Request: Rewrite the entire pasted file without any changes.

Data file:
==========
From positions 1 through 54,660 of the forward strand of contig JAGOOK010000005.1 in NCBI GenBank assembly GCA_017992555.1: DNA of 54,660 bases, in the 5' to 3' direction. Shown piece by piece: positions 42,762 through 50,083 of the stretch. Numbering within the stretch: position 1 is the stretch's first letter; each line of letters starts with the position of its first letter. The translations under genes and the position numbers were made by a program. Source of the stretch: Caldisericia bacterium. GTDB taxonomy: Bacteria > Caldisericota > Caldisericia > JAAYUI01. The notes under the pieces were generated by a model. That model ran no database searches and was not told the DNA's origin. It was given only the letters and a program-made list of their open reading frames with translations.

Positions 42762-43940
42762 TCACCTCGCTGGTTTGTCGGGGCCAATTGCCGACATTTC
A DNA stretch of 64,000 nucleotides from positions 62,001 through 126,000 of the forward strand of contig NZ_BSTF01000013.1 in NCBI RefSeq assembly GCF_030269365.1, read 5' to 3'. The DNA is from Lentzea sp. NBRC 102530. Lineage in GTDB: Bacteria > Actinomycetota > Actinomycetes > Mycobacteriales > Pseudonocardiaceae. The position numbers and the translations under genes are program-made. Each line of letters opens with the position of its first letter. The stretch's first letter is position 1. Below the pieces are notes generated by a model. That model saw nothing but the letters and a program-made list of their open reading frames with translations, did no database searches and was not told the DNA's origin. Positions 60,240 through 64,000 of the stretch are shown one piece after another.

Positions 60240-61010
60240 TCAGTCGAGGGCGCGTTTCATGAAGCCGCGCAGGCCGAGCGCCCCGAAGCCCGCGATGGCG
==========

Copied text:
From positions 1 through 54,660 of the forward strand of contig JAGOOK010000005.1 in NCBI GenBank assembly GCA_017992555.1: DNA of 54,660 bases, in the 5' to 3' direction. Shown piece by piece: positions 42,762 through 50,083 of the stretch. Numbering within the stretch: position 1 is the stretch's first letter; each line of letters starts with the position of its first letter. The translations under genes and the position numbers were made by a program. Source of the stretch: Caldisericia bacterium. GTDB taxonomy: Bacteria > Caldisericota > Caldisericia > JAAYUI01. The notes under the pieces were generated by a model. That model ran no database searches and was not told the DNA's origin. It was given only the letters and a program-made list of their open reading frames with translations.

Positions 42762-43940
42762 TCACCTCGCTGGTTTGTCGGGGCCAATTGCCGACATTTC
A DNA stretch of 64,000 nucleotides from positions 62,001 through 126,000 of the forward strand of contig NZ_BSTF01000013.1 in NCBI RefSeq assembly GCF_030269365.1, read 5' to 3'. The DNA is from Lentzea sp. NBRC 102530. Lineage in GTDB: Bacteria > Actinomycetota > Actinomycetes > Mycobacteriales > Pseudonocardiaceae. The position numbers and the translations under genes are program-made. Each line of letters opens with the position of its first letter. The stretch's first letter is position 1. Below the pieces are notes generated by a model. That model saw nothing but the letters and a program-made list of their open reading frames with translations, did no database searches and was not told the DNA's origin. Positions 60,240 through 64,000 of the stretch are shown one piece after another.

Positions 60240-61010
60240 TCAGTCGAGGGCGCGTTTCATGAAGCCGCGCAGGCCGAGCGCCCCGAAGCCCGCGATGGCG